Next Gen Leadership: Advancing Lawyers of Color celebrated it is first full year, since its launch in 2018, with a full range of content, comprising of blog posts, podcasts, white papers, and webinar sessions. We now take a look back at the most popular content from last year to identify key themes and guidance for lawyers of color and legal employers.
Among our best performing and most well-read content featured in-depth conversations with general counsel who were women of color, such as Phyllis Harris of The American Red Cross and Kenya Pierre, former GC of ARAUCO, NA. Both Harris and Pierre offered insights into their career paths, shared their key ingredients for success, and detailed how they cultivated critical skills to perform well at the GC level.
One new initiative in 2019 was the creation of several law firm case studies, which shined a spotlight on those initiatives that certain firms that are using to increase the percentage of lawyers of color advancing to the senior levels of the legal industry. Our most popular cases studies highlighted law firms Cadwalader, Wickersham & Taft and Duane Morris. Cadwalader created a highly regarded sponsorship program for diverse lawyers that continues to produce measurable results; and Duane Morris uses a diversity and inclusion advisory practice called Diversity and Inclusion Advancing Leadership (DIAL) to demonstrate the importance of the topic to clients and to build internal momentum for change.
Finally, our white paper 5 Marketing Strategies for Attorneys of Color in Big Law and accompanying podcast featured Ann Jenrette-Thomas, Chief Diversity & Inclusion Officer at Stinson, addressing the hugely important issue of business development and how lawyers of color typically generate business differently from traditional business development methods. The paper and podcast discussed why it is important for firm leadership and marketing teams to invest in these alternative approaches and how lawyers of color can best build their books of business.
Key Skills to Get Ahead for Lawyers of Color
So much of our top performing coverage in 2019 focused on offering key tips and best practices for lawyers of color to follow to enhance their skills and advance their careers.
Business Acumen — In her discussion, for example, Pierre, formerly of ARAUCO NA, said that learning the language of her employer and paying attention to what her clients were saying was critical to her success. She did this in part immersing herself in the business, even attending business meetings that did not necessarily involve a legal matter or require her presence as a legal expert.
Executive Presence — In the interview of the Red Cross’s Harris, she talked about how the Black GC 2025 initiative can help lawyers of color master executive presence using key strengths, such as self-awareness, intellectual curiosity, and organizational effectiveness. (Read more about the Legal Executive Institute’s content series on other necessary skills here.)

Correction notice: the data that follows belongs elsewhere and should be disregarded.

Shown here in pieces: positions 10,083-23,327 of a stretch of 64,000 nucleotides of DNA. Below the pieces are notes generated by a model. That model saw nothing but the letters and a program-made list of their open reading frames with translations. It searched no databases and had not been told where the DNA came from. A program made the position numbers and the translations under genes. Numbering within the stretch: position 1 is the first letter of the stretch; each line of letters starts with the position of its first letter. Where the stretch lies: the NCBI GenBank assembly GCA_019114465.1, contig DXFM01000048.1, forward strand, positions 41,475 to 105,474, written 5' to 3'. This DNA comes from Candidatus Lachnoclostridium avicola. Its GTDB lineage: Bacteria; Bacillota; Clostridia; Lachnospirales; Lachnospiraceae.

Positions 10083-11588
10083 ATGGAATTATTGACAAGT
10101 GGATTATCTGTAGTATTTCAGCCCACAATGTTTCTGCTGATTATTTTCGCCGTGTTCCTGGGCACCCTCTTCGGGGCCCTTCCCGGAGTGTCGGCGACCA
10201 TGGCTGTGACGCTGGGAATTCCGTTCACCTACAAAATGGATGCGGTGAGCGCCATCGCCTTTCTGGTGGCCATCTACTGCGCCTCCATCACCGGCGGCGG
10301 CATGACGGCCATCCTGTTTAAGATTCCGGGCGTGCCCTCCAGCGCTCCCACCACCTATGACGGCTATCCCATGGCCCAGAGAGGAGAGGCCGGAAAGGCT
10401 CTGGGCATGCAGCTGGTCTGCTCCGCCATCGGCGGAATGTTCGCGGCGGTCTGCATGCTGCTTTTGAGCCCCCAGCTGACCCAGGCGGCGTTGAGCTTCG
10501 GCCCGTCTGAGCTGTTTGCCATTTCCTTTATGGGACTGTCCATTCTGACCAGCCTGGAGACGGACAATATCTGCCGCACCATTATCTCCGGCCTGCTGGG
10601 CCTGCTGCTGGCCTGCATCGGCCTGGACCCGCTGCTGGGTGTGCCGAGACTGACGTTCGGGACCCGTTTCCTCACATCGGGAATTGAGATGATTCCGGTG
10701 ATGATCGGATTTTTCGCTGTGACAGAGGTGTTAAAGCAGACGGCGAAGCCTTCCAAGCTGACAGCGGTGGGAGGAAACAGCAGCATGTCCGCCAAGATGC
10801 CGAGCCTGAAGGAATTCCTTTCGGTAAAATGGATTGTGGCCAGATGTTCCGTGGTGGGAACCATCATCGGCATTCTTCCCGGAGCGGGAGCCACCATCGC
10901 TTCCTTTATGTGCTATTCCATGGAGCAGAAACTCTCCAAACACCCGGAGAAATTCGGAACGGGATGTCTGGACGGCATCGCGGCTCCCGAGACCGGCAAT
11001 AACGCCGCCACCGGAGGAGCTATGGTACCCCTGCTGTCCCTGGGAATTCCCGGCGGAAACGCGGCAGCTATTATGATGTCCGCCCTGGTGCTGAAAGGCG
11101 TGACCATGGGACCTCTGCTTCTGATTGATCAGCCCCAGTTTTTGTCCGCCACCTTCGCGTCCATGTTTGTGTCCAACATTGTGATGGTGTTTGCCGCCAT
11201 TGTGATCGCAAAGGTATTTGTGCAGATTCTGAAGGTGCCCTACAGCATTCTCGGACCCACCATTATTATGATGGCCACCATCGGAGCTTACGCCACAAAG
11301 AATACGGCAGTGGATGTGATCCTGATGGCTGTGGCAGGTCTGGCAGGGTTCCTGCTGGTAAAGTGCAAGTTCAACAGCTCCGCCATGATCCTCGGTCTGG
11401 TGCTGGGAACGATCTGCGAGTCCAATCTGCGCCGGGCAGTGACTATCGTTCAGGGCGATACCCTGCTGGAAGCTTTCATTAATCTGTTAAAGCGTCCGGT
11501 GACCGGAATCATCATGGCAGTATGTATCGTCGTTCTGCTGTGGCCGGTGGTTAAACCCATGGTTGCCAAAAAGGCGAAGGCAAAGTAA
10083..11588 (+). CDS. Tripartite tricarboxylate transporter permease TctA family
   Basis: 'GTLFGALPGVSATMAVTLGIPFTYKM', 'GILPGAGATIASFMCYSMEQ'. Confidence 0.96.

Tips for Legal Employers to Increase Representation
Also, our case studies on several law firms highlighted additional key takeaways, including:
Outcome targets work — Jenrette-Thomas showed how Stinson intentionally set a target to move the representation of attorneys of color and has increased that level by 72% over the past several years. The firm also revamped its scholarship strategy in order to improve the pipeline of entry-level associates, creating two fellowships for students of color.
Mitigating assignment bias — Duane Morris’s adoption of an objective assignment system for associates removed the affinity bias — the tendency to get along with others who are like us — from the matter assignment process. “By eliminating assignment bias, we help all of our talent, including non-diverse lawyers, have a fair shot at quality work and an even playing field,” said Joseph West, Partner & Head of D&I of the firm.
Coaching to improve feedback across differences — The giving and receiving of feedback clearly was seen as a key lever for improving diversity and inclusion among lawyers of color in 2019. Jenrette-Thomas said it’s important for the firm to coach attorneys on how to give and receive effective feedback, including how to be transparent about their expectations and how to articulate what changes need to occur to demonstrate improvement.
Building internal buy-in on firm initiatives — At Cadwalader, soliciting the buy-in of top firm leadership and leading partners was essential to the success of its sponsorship program. “Sponsorship programs can only work if the leader at the very top is saying: ‘This is important to the firm, and to me, and we’re going to buy into it and put in the work,’” explained Aisha Greene, Director of Attorney Development & Training at the firm. As part of this buy-in, all sponsors are encouraged to network broadly with all of the protégés and to attend at least three networking events throughout the year.
Key Themes Going Forward
Clearly, much of what we saw last year as key themes in regard to the advancement of lawyers of color can continue to be built upon for 2020. Indeed, legal employers can use the initiatives outlined above to increase efforts on these organizational mechanisms, setting specific targets, leveraging the coaches and sponsors to improve feedback, and leveling the playing field with networking sessions, assignment matters, and business development opportunities.
All these elements can help removed some of the hurdles and elevate the advancement of lawyers of color in 2020.